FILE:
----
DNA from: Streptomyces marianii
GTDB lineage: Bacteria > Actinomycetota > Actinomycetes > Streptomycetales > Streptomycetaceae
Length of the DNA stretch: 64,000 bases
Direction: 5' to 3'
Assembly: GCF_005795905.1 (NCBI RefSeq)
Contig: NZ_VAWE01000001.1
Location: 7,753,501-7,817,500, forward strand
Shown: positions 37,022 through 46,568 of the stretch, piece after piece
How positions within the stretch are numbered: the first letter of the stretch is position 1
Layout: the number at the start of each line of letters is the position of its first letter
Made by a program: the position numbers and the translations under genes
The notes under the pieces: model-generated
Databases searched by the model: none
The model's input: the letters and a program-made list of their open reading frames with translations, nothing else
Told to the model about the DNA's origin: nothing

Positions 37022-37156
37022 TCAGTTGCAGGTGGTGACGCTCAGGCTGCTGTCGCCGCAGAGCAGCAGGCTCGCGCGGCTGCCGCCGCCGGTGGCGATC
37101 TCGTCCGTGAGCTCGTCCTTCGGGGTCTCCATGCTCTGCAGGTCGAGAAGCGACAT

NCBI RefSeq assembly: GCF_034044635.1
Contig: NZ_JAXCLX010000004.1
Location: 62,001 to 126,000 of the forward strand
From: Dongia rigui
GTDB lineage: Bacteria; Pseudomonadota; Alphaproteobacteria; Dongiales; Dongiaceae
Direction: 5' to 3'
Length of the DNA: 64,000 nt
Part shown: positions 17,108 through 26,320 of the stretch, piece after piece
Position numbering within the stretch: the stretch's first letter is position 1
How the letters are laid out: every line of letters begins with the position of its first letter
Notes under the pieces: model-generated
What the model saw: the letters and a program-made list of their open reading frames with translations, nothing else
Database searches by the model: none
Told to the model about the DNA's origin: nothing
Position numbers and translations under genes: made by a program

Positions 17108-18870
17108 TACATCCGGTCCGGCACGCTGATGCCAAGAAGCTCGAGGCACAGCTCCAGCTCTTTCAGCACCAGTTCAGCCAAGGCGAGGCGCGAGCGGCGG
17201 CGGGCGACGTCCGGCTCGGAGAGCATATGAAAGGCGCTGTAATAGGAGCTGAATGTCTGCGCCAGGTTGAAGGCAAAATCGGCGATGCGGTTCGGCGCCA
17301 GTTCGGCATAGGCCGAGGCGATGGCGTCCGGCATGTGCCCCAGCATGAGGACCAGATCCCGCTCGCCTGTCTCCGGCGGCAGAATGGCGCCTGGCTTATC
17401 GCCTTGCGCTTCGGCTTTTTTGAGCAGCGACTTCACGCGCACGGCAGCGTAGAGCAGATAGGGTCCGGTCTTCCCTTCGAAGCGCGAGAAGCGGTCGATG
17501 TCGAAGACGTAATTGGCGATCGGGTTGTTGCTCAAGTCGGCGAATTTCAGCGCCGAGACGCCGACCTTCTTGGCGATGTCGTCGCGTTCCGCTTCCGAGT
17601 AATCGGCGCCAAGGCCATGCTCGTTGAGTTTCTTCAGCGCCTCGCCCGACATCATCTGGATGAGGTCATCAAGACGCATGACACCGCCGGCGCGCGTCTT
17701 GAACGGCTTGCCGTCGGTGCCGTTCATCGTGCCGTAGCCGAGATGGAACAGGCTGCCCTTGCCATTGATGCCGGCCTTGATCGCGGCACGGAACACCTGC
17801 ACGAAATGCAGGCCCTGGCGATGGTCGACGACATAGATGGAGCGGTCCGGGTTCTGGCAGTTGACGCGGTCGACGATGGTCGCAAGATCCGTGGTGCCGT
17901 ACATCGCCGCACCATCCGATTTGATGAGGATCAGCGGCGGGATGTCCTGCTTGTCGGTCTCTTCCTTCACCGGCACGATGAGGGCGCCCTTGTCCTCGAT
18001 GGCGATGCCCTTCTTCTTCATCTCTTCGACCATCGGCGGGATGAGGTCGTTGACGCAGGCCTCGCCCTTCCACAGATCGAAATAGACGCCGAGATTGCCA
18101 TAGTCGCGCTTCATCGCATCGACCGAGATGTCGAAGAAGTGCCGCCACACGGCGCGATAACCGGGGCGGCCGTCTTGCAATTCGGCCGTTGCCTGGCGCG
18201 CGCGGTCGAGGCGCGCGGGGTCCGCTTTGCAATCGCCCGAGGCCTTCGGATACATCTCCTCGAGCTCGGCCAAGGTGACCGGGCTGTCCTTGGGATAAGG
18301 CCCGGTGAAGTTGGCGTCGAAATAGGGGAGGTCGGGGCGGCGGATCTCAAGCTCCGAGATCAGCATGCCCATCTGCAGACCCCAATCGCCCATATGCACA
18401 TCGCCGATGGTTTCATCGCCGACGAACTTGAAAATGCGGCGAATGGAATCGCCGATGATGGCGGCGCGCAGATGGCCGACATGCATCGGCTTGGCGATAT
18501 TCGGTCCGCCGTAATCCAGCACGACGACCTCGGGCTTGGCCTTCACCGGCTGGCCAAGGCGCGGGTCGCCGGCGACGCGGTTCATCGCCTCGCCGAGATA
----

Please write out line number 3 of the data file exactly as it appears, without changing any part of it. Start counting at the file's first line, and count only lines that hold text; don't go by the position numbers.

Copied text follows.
Length of the DNA stretch: 64,000 bases